Indian imports of paper and paperboard have jumped to 47% from INR 7,839 crore in FY 2021-22 to INR 11,513 crore in FY 2022-23, according to data released by the Directorate General of Commercial Intelligence & Statistics (DGCI&S). The highest jump was in uncoated writing & printing paper imports, at 102% in 2022-23.
May 16, 2023
The Directorate General of Commercial Intelligence & Statistics (DGCI&S) has issued data showing an exponential increase of 47% in the Indian imports of paper and paperboard, from INR 7,839 crore in FY 2021-22 to INR 11,513 crore in FY 2022-23. While the growth in imports have been across all grades of paper, the highest jump has been in the imports of uncoated writing & printing paper at 102% in 2022-23 over 2021-22, followed by coated paper and paperboard at 51%, and tissue at 41%. Imports from China have increased a stupendous 112%, and from ASEAN countries by 97%. The top import sources of uncoated writing & printing paper are Indonesia, Singapore and China. The top import sources of coated paper and paperboard are China, Japan and South Korea.
According to Pawan Agarwal, President, Indian Paper Manufacturers Association (IPMA), imports of paper and paperboard into India have significantly increased in the last three years, in spite of adequate domestic production capacity. As the domestic industry suffers with the issue of producing paper and paperboard at competitive costs with rising raw material and energy costs, substantial quantities of paper and paperboard are imported into the country at significantly lower costs with nil import duty from ASEAN, South Korea and Japan under the respective free trade agreements, and preferential import duty from China under the Asia Pacific Trade Agreement (APTA). Taking advantage of the low import duty rates in India, these countries find India as an attractive outlet for diverting their excess inventory. Mr. Agarwal further stated that apart from the overall negative impact of duty-free imports on the domestic paper industry, it is making most small and medium paper mills in India commercially unviable, and also jeopardizing the livelihoods of thousands of farmers engaged in farm forestry and supplying wood, the primary raw material, to paper mills. This is against the spirit of “Make in India”, “Atma Nirbhar Bharat” and “Vocal for Local”.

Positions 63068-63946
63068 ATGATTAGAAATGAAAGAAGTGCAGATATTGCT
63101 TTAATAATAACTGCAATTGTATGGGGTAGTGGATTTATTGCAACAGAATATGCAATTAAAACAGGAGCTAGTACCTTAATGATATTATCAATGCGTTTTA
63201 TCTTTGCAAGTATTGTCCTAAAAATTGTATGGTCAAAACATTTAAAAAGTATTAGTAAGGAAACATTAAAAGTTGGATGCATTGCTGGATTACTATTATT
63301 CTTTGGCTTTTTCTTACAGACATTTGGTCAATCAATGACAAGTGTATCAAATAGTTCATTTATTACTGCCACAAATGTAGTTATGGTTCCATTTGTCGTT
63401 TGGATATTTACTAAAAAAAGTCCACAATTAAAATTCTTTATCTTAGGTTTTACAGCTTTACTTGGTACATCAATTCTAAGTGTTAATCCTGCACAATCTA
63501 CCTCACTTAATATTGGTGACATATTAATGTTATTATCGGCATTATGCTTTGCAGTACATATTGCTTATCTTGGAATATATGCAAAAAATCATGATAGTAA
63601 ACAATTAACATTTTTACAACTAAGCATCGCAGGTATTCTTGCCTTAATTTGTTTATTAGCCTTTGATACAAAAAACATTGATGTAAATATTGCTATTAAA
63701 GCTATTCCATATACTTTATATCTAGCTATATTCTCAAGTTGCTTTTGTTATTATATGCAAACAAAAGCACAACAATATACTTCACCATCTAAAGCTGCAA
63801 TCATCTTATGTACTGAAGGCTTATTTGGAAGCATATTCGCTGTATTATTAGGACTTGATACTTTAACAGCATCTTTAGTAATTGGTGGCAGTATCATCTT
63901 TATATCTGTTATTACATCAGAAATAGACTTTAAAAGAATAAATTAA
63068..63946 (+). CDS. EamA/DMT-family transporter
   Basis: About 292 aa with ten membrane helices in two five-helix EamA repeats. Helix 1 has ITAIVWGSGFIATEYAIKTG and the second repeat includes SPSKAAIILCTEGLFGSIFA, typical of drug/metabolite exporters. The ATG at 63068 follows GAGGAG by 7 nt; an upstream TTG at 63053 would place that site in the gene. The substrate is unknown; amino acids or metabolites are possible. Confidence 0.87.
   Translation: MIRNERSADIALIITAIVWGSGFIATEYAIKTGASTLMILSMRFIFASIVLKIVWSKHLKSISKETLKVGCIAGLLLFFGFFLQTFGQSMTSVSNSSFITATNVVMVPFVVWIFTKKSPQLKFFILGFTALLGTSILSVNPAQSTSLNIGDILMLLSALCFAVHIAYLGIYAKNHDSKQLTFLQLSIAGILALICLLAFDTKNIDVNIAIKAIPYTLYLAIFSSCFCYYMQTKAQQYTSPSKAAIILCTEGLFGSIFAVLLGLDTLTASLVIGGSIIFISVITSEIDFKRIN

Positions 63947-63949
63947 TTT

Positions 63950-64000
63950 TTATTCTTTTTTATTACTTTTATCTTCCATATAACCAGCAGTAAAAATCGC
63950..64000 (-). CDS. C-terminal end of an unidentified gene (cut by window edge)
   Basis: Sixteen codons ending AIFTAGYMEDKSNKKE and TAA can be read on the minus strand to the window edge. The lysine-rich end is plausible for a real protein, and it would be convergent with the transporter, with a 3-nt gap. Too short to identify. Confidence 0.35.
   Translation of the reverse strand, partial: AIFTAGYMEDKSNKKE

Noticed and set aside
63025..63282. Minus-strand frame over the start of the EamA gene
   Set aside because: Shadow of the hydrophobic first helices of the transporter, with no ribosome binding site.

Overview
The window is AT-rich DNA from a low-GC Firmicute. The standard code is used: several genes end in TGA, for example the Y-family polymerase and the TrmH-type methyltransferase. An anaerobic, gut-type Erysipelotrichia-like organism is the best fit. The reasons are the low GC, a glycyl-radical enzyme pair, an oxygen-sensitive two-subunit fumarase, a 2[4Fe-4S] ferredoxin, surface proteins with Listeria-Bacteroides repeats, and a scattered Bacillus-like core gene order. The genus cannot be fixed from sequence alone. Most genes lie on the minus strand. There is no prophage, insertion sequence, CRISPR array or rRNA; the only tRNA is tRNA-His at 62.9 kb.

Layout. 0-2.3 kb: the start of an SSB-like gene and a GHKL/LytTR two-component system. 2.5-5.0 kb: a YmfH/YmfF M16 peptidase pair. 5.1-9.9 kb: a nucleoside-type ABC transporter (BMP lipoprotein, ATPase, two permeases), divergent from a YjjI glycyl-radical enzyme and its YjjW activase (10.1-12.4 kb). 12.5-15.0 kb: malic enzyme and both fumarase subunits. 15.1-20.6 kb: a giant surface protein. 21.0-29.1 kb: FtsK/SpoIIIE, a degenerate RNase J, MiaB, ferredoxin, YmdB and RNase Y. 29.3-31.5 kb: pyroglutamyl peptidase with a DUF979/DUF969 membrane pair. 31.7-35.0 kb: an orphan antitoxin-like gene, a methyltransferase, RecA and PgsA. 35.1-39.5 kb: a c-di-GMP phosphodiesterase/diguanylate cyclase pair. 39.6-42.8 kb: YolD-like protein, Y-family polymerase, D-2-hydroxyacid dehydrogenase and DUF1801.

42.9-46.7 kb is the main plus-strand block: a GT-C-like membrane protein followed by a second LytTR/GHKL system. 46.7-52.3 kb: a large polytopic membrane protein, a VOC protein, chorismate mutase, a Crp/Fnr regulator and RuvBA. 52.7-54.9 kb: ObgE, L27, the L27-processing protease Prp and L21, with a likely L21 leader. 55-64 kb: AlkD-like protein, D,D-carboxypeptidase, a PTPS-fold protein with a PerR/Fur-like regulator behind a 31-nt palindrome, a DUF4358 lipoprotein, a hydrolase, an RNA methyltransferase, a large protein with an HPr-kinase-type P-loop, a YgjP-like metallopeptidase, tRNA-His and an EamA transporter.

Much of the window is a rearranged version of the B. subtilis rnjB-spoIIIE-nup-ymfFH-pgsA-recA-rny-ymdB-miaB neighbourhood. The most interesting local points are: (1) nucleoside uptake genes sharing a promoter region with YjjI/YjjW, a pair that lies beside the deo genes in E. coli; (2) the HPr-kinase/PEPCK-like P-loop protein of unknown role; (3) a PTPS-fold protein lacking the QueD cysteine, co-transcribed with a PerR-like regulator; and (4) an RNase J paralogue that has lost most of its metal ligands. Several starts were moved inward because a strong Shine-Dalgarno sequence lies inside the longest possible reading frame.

Rohit Pandit, Secretary General, IPMA, added that in order to provide a level playing field to the domestic industry, paper and paperboard should be kept in the exclusion list, with no preferential treatment in terms of import tariff, while urgently reviewing the existing FTAs and formulating new FTAs. IPMA has also called for the issue of quality control orders (QCOs) by the Government on all grades of paper and making BIS certification mandatory. Issuance of QCOs for different grades of paper will not only assure supply of quality products to the Indian consumers but also check the import of sub-standard products into the country.